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Commentary & Voices

Section 232 Hearings on Imported Automobiles and Automobile Parts


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Tomorrow in Washington D.C., the U.S. Department of Commerce is scheduled to hold public hearings as part of their Section 232 investigation into the effects of imported automobiles and automobile parts. A range of witnesses from across the automotive industry are expected to testify.

With a backdrop of trade and tariff discussions in the news, the team at Cox Automotive surveyed automobile dealers across the country and found that 8-in-10 franchised dealers are at least somewhat concerned about the impact of tariffs. The document attached below provides details of our findings.

Our team of economists are weighing in as well with the following commentary.

Jonathan Smoke, Chief Economist for Cox Automotive:
It’s hard to imagine a scenario in which higher vehicle tariffs would have a positive impact on the economy, automakers or the American consumer. The market has enjoyed a decade of expansion and growth, but we are now reaching the end of the cycle when volumes naturally slow. New tariffs, or an all-out trade war, would drastically speed the decline. Tariffs on imported cars would not just hurt the luxury market as many might mistakenly assume. Indeed, luxury vehicles are majority imported, but so are the most affordable and popular vehicles like crossovers and compact cars. The impact on the most affordable vehicles will hurt lower-income, subprime buyers the most. Looking across nearly 14 million approved new vehicle finance credit applications over the past two years on our Dealertrack platform, we found that the most popular vehicles for subprime borrowers are low-priced, imported vehicles. Tariffs would likely put those vehicles out of reach, driving buyers out of the new-car market and negatively impacting consumers, automakers and dealers.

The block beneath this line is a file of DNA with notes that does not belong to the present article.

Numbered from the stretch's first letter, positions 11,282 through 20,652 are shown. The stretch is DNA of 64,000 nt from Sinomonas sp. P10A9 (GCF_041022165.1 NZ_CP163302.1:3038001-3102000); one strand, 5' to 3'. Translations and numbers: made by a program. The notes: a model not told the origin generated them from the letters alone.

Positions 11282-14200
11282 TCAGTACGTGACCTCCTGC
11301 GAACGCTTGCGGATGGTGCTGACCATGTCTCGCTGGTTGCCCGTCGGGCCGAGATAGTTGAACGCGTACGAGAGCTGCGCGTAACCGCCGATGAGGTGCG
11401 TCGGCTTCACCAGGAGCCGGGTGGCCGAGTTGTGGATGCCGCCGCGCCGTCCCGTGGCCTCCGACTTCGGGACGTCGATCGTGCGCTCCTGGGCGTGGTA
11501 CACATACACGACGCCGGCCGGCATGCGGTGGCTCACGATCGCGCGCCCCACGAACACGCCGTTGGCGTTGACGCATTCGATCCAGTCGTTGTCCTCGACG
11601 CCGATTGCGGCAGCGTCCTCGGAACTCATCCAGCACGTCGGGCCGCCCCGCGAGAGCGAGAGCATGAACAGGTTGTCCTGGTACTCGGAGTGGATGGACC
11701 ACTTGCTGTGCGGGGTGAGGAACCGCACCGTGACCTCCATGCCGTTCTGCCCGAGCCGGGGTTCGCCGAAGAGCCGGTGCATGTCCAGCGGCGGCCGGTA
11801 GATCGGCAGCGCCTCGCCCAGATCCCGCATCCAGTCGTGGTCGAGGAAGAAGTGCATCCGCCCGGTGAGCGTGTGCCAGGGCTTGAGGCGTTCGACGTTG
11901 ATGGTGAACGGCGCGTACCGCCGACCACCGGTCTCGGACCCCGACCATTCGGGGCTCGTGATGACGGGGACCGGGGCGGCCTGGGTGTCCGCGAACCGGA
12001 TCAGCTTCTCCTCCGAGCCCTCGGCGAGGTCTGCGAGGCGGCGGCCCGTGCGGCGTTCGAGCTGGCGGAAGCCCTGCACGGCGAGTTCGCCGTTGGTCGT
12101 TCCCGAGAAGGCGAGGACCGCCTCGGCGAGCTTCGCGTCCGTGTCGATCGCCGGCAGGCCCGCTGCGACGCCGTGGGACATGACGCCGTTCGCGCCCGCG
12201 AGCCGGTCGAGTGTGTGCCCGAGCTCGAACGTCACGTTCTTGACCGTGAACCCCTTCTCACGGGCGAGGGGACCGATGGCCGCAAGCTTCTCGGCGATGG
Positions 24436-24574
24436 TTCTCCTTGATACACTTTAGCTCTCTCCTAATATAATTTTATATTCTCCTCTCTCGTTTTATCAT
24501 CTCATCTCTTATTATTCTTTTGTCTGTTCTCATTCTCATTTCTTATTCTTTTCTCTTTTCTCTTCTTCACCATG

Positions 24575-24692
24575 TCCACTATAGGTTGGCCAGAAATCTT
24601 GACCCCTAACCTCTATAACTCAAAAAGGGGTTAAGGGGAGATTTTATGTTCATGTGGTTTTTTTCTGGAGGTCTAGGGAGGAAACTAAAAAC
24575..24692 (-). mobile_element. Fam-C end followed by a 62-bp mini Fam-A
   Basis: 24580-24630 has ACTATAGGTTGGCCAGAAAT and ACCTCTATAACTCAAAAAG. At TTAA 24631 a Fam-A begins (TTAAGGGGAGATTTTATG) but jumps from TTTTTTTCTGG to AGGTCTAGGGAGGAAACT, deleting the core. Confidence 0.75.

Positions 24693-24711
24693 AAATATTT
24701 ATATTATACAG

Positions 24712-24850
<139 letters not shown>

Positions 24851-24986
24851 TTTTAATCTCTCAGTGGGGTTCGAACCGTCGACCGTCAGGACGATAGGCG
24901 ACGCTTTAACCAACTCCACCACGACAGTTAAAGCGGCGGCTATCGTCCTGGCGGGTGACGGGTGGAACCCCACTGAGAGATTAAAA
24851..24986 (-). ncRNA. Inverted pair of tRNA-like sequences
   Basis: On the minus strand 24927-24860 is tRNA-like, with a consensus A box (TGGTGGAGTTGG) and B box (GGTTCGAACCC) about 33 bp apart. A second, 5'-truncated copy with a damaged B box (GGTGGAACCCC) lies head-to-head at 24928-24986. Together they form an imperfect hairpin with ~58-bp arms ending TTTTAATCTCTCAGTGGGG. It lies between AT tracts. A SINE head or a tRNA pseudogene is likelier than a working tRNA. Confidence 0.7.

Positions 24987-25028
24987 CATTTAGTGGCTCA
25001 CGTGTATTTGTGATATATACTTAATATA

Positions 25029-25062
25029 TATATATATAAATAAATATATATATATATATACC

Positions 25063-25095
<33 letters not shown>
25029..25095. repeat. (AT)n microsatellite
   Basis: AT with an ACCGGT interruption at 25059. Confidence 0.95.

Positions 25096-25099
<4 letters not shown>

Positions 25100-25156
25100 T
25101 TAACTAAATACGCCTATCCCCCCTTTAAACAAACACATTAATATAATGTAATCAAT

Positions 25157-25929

Note that while 47 percent of vehicles sold over the last year were manufactured outside of the United States, Vans are the only major vehicle segment that match the import average. Every other segment is either decidedly import (compact car, CUV, Luxury) or decidedly domestic (mid-size cars, pickups, and SUVs). If the end game is to protect American industry, buyers and dealers alike will have problems sourcing more affordable vehicles. If the end game is to eliminate tariffs on US exports and create a world with no tariffs where we have tariffs today (e.g., ‘the chicken tax’ on pickup trucks), the Detroit three may see margins threatened. The industry’s very complex supply chain will eventually evolve, as it always does, but there is no question that retaliatory tariffs would have a negative impact on both sales and profitability in the short- and medium-term.”

Charlie Chesbrough, Senior Economist for Cox Automotive:
“While the intent of forcing companies to build more vehicles and parts in the U.S. is admirable, it’s inefficient and unworkable for the U.S. to make each of the tens of thousands of parts required to produce a car. Trade is an inevitable part of this global business. The U.S. can’t currently match Asia/China on technology manufacturing costs, which are an increasing important part of any vehicle. If Trump is successful in getting the tariffs implemented, the result will be a far less efficient supply chain, resulting in more expensive vehicles and lower sales volume – a smaller vehicle market with fewer jobs. The impact will be felt across the automotive industry in the U.S. – suppliers, OEMs, dealerships, financing firms. The only potential “winner” over the near-term may be the used-vehicle market, which obviously would not be subject to any tariffs.”

If you would like to speak to any of our experts and analysts, feel free to contact us.

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